The Telecommunications Industry Ombudsman has called on government to expand its remit to include complaints about Facebook and Google so it can provide “access to justice” for Australian users.
In its submission to Treasury, the TIO backed the Australian Competition and Consumer Commission’s recommendation in its final report from its Digital Platforms inquiry to establish a Digital Platforms Ombudsman to handle escalated complaints about the tech giants.
Recommendation 23 of the final report called for the establishment of an ombudsman scheme to resolve complaints and disputes with digital platform providers. It suggested the TIO was likely best placed to take on this role.
This new ombudsman would resolve complaints and disputes between consumers or small businesses and digital platforms.
It would have the ability to compel information, make binding decisions on digital platforms, order compensation and compel platforms to take down content.
“The ombudsman responsible for the ombudsman scheme would be able to resolve disputes or complaints that have not been settled through the digital platforms internal dispute resolution (IDR) procedures within a set timeframe, and would be responsible for disputes and complaints,” the ACCC report said.
“The ACCC considers that it is likely to be efficient for an existing ombudsman to resolve complaints about digital platforms, rather than creating new ombudsman or organisation.”
In its submission to the federal government’s consultations on the ACCC’s final report, the TIO said it was the “logical vehicle” to undertake the digital platforms ombudsman role, and that it would be a “timely alignment” with the government’s current discourse around the digital space.
“The time is right for Australia to introduce an effective complaint handling framework for users of these services and for the digital platforms industry,” the TIO submission said.
“There are growing community and user expectations that these services should provide an acceptable solution for raising and escalating complaints,” it said.
There is no current mechanism for Australian users to escalate complaints about digital platforms if they cannot be resolved through the IDR, which are centred on automated responses and decision-making algorithms, the TIO said.
“There are no formalised accessible resolution pathways to help achieve a resolution to a complaint where the digital platforms’ IDR has failed. Scanning the online environment reveals widespread frustration with digital platform complaint processes,” it said.
“While complaint handling frameworks are well established in other essential service areas, digital platform users appear to have limited pathways to resolve complaints.”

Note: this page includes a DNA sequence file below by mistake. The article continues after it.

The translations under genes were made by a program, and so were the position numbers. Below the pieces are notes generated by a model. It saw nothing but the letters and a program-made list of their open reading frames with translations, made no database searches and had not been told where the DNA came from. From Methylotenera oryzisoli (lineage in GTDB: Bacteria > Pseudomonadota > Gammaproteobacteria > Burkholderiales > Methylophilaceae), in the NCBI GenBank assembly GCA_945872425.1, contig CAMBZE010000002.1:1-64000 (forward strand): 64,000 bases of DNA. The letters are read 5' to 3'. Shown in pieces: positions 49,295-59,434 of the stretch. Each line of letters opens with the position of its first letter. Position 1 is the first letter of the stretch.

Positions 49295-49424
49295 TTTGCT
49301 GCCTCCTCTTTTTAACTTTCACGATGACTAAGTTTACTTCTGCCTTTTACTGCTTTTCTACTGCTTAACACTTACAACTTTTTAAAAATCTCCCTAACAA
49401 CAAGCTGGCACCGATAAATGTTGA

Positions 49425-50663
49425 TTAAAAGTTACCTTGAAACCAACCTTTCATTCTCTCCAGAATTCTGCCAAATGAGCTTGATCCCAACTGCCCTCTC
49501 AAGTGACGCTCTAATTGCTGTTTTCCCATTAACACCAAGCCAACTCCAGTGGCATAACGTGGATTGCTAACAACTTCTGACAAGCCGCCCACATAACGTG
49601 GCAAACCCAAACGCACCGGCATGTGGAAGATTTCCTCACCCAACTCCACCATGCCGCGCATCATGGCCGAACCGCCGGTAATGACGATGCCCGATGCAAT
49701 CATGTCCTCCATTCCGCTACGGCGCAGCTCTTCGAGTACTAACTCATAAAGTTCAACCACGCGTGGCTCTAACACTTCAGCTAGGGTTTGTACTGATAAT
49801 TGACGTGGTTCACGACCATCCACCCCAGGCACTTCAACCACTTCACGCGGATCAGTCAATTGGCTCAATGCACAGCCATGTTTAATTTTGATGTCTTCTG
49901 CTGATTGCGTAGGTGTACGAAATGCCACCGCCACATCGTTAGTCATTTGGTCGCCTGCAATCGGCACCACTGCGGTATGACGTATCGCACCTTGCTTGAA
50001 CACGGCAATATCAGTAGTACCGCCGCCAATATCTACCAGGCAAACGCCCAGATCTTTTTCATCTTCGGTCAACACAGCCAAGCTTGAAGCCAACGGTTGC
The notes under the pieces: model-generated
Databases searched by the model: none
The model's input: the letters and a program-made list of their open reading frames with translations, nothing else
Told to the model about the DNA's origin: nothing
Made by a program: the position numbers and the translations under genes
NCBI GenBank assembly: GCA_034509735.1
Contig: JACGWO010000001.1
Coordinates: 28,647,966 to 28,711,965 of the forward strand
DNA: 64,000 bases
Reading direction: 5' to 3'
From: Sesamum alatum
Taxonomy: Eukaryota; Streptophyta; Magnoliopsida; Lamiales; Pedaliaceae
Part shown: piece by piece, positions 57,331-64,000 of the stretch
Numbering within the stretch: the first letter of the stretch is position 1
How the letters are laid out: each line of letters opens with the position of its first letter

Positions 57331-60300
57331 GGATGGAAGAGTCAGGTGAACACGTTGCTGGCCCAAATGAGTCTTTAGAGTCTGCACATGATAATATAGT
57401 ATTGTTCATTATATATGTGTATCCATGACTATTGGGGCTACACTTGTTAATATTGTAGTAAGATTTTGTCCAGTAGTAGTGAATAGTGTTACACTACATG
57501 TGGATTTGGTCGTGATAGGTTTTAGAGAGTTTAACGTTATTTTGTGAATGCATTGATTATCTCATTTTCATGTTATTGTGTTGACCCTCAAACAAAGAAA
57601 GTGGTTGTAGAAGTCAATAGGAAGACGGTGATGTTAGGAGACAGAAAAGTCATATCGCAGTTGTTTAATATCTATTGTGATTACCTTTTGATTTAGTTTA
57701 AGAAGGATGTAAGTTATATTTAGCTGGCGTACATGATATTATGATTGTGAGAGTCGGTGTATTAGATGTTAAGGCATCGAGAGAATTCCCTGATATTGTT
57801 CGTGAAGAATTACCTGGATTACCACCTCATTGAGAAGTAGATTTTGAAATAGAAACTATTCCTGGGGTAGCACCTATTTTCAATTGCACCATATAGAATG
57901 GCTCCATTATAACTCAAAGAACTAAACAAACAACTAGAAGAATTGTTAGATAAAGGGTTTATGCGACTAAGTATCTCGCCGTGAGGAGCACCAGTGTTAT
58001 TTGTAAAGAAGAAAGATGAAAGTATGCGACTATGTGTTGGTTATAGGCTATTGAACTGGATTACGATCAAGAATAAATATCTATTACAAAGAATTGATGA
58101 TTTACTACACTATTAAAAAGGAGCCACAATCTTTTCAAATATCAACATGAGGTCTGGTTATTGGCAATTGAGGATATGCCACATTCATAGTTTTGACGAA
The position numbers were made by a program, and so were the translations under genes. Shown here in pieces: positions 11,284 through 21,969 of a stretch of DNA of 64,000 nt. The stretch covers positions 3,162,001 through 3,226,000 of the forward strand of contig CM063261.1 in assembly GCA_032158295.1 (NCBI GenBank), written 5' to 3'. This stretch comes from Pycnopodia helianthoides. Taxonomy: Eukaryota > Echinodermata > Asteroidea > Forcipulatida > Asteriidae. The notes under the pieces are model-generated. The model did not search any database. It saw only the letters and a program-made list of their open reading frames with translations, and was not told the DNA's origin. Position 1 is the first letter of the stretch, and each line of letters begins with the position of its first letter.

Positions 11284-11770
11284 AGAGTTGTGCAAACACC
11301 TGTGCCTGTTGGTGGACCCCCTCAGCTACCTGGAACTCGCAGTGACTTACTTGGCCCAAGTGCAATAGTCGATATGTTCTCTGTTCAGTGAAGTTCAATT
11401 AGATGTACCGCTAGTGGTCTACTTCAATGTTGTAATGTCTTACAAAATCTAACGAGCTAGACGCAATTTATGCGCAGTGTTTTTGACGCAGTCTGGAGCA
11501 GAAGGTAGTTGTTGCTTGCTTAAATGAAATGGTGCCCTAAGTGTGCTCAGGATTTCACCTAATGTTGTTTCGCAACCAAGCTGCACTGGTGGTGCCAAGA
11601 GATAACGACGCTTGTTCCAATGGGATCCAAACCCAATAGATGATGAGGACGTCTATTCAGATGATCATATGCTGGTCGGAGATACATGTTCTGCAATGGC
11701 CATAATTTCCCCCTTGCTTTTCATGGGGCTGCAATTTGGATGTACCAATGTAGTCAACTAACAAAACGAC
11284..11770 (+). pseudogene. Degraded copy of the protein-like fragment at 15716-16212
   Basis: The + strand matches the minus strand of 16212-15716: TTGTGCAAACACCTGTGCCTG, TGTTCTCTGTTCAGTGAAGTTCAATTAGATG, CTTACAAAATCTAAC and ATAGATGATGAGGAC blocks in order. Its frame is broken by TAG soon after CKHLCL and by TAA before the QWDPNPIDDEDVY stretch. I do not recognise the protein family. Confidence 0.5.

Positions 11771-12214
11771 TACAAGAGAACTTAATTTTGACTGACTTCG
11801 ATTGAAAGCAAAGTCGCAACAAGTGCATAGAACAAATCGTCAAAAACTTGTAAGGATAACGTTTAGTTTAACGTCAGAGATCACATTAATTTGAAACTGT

The TIO already receives complaints about the likes of Facebook and Google, but these are outside its current scope.
The new scheme would see the ombudsman be able to handle complaints relating to account access and control, advertising, small business search results, data access and control, identity theft and privacy concerns.
In its submission, the TIO said the digital platforms should be responsible for paying for the new scheme, similarly to how it is funded by telecommunications sector stakeholders.
It would also have to work with government, regulators and consumer and industry groups around the design and scope of the ombudsman scheme.
“Regulators must be sufficiently resourced and have appropriate powers to pursue enforcement action where participating organisations are not content with their obligations, and to support systemic decisions,” TIO said.
“In industries where no license is needed to operate, the regulator’s powers could include the ability to issue fines or to take legal action to enforce the decisions and membership of the ombudsman scheme.”
The telco ombudsman said it was well placed to cater for the new complaints scope.
“While we would need to broaden our skills, we are experts in dispute resolution and already employ staff with the right skill sets. We invest in the continuous development of our people to empower them to be effective contributors in the rapidly changing communications industry,” it said.
The TIO wants the power to referral issues to the relevant regulator, restore pages or content to fix a mistake, issue directions for digital platforms to take down content and to delete certain data.
The government is currently consulting on the ACCC’s final digital platforms report and will be revealing its response to the recommendations by the end of the year.
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